SA a nation of hard-drinkers, report shows
SOUTH Africans consume about five billion litres of alcohol a year equating to an average of 10l each per year – nearly a third more than the world average. And when we drink, we drink a lot, say experts.
Heroin use is highest in Mpumalanga and Limpopo, while alcohol abuse dominates in-patient centres in KwaZulu-Natal, the Northern Cape and the North West.
These statistics from Dr Lize Weich of the Stellenbosch University department of psychiatry were revealed ahead of Substance Awareness Week, which begins today.
"A study has shown that as many as 45.5% of South Africans 'binged' in the week leading up to the research survey. This is very high compared to the global average of 11.5%", said Weich, who is also a senior psychiatrist at Stikland Hospital which is responsible for the substance abuse programme of the Associated Psychiatric Hospitals in the Western Cape.
In South Africa, alcohol is the most commonly abused stimulant followed by dagga, heroin and methamphetamine (tik), according to the latest report of the South African Community Epidemiology Network on Drug Use, a programme monitoring substance abuse trends recorded by drug and alcohol abuse treatment centres.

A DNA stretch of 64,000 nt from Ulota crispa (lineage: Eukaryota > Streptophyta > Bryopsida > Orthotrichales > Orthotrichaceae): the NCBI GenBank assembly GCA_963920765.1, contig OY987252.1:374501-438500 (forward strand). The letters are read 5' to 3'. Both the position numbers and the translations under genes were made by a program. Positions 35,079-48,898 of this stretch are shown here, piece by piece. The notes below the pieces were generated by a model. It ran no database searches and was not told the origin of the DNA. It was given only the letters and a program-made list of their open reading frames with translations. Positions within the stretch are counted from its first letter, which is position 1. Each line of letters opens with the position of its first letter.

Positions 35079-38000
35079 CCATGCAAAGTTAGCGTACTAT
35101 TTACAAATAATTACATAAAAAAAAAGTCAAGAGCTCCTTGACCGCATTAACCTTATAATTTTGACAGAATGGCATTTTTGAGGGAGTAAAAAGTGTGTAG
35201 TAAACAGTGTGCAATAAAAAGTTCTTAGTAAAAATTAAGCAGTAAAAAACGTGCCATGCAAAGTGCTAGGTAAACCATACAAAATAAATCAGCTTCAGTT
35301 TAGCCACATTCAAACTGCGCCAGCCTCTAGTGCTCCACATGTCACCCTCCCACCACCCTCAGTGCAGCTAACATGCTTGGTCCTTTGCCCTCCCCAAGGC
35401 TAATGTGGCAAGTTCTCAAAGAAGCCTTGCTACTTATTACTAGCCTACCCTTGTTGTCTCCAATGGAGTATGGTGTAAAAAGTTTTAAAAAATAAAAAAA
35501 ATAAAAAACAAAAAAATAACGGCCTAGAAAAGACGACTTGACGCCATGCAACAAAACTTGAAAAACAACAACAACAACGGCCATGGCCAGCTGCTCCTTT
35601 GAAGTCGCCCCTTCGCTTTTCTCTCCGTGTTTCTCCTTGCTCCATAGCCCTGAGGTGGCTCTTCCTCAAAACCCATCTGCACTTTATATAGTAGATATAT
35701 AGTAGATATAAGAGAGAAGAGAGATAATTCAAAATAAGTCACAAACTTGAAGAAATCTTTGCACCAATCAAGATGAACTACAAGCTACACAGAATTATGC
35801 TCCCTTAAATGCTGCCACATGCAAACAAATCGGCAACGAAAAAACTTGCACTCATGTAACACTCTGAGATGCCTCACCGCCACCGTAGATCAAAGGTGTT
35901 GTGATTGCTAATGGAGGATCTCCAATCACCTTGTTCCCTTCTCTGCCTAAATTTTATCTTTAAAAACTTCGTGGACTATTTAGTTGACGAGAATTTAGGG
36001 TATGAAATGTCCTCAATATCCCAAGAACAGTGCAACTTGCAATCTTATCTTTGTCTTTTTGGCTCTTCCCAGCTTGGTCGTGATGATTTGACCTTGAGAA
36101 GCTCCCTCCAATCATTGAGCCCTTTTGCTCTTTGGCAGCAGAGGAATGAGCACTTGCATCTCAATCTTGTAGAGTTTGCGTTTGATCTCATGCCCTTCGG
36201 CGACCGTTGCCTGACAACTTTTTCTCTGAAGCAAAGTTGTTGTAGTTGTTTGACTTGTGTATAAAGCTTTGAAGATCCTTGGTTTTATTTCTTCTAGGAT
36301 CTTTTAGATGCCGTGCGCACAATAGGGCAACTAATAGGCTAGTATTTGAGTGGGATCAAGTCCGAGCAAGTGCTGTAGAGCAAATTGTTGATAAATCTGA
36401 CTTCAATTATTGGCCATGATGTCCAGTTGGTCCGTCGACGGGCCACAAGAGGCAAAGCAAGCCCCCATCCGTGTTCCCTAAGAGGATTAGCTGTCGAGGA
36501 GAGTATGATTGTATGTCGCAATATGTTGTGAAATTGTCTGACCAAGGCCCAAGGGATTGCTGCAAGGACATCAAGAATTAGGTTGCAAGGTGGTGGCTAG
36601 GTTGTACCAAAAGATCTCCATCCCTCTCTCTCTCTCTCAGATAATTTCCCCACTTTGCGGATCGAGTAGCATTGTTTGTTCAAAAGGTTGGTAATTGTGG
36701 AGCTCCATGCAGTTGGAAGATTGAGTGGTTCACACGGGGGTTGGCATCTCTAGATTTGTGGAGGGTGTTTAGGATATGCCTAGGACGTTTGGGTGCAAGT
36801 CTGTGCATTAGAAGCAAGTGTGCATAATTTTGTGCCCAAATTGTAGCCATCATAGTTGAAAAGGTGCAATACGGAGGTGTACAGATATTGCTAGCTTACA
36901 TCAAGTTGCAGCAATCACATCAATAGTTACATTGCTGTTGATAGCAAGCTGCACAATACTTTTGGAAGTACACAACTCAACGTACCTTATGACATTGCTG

The Western Cape reported the highest number of methamphetamine use while cannabis was Gauteng's drug of choice.
According to Shaun Shelly, a programme manager at Cape Town's Hope House Counselling Centre, drug abuse in the Cape is pushing drug-related crime rates through the roof.
"The per capita ratio for drug-related crime in the province is four times greater than the national average with nine of the top 10 drug hotspots in the country being in the Western Cape," Shelly said.
Heroin use was highest in Mpumalanga and Limpopo, while alcohol abuse dominated in-patient centres in KwaZulu-Natal, the Northern Cape and the North West.
"Substance abuse impacts negatively on the physical, social, spiritual and mental wellbeing of the individual and society," Weich told Health-e News.
"We have the highest documented rate of foetal alcohol syndrome in the world (and) we have alarmingly high rates of high-risk sexual behaviour linked to substance abuse."
She added that a recent review of research found a causal link between heavy alcohol abuse, and active tuberculosis (TB) as well as the progression of both TB and HIV, which remain the leading causes of death in South Africa. – Wilma Stassen, Health-e News Service.